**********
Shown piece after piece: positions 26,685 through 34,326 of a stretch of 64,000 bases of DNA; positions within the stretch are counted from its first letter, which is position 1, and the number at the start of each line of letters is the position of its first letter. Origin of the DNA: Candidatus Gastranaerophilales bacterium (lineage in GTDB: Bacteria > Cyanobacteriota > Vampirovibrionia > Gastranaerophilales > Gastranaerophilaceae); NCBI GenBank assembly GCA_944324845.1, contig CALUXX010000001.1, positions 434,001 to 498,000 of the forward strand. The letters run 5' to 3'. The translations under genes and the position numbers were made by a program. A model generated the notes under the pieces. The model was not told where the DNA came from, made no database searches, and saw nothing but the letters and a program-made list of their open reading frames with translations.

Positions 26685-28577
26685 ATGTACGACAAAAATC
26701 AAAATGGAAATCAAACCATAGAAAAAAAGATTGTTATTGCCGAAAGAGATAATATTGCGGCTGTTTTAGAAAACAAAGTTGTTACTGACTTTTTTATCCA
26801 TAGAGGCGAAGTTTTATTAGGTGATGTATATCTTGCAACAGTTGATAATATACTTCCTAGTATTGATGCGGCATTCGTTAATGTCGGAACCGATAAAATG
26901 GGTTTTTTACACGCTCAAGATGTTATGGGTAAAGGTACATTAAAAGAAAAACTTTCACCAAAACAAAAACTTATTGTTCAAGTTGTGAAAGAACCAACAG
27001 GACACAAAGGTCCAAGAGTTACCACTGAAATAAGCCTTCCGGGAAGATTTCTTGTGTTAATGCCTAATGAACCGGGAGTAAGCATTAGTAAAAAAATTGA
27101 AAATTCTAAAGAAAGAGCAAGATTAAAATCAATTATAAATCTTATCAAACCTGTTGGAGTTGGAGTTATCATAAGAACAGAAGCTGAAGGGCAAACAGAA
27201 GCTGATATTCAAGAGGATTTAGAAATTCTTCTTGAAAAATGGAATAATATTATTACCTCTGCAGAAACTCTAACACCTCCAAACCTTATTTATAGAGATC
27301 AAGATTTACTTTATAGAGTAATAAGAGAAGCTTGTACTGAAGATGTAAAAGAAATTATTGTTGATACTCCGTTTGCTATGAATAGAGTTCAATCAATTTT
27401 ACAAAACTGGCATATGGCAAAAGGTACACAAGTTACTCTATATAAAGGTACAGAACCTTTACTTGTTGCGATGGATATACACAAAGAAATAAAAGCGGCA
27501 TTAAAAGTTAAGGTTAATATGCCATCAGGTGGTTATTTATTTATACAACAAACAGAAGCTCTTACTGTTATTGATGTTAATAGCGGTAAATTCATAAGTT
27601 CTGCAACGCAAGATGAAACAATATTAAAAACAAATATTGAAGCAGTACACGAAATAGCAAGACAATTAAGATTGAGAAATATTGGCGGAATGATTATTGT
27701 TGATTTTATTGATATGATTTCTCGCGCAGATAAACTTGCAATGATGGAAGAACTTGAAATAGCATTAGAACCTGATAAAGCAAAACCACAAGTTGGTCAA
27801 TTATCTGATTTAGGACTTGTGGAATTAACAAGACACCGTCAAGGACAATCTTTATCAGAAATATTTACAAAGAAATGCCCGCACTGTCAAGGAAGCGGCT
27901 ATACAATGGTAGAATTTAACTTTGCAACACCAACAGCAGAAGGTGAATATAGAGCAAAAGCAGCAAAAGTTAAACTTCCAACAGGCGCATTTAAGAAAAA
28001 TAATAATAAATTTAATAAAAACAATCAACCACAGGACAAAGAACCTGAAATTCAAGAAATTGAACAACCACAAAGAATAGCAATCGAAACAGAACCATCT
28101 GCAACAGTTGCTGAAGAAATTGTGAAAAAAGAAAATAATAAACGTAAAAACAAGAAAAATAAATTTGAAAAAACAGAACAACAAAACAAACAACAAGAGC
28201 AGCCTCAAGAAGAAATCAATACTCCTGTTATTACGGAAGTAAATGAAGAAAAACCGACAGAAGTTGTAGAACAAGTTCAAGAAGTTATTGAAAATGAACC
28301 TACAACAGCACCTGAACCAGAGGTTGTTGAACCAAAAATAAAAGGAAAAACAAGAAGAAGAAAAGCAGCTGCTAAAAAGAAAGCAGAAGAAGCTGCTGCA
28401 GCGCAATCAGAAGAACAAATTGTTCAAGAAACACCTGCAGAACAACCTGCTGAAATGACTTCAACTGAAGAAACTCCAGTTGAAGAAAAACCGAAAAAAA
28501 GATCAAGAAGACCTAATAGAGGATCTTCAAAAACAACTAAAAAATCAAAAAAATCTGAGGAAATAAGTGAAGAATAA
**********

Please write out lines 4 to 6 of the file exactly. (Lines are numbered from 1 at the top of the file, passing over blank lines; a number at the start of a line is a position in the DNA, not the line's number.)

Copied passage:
26701 AAAATGGAAATCAAACCATAGAAAAAAAGATTGTTATTGCCGAAAGAGATAATATTGCGGCTGTTTTAGAAAACAAAGTTGTTACTGACTTTTTTATCCA
26801 TAGAGGCGAAGTTTTATTAGGTGATGTATATCTTGCAACAGTTGATAATATACTTCCTAGTATTGATGCGGCATTCGTTAATGTCGGAACCGATAAAATG
26901 GGTTTTTTACACGCTCAAGATGTTATGGGTAAAGGTACATTAAAAGAAAAACTTTCACCAAAACAAAAACTTATTGTTCAAGTTGTGAAAGAACCAACAG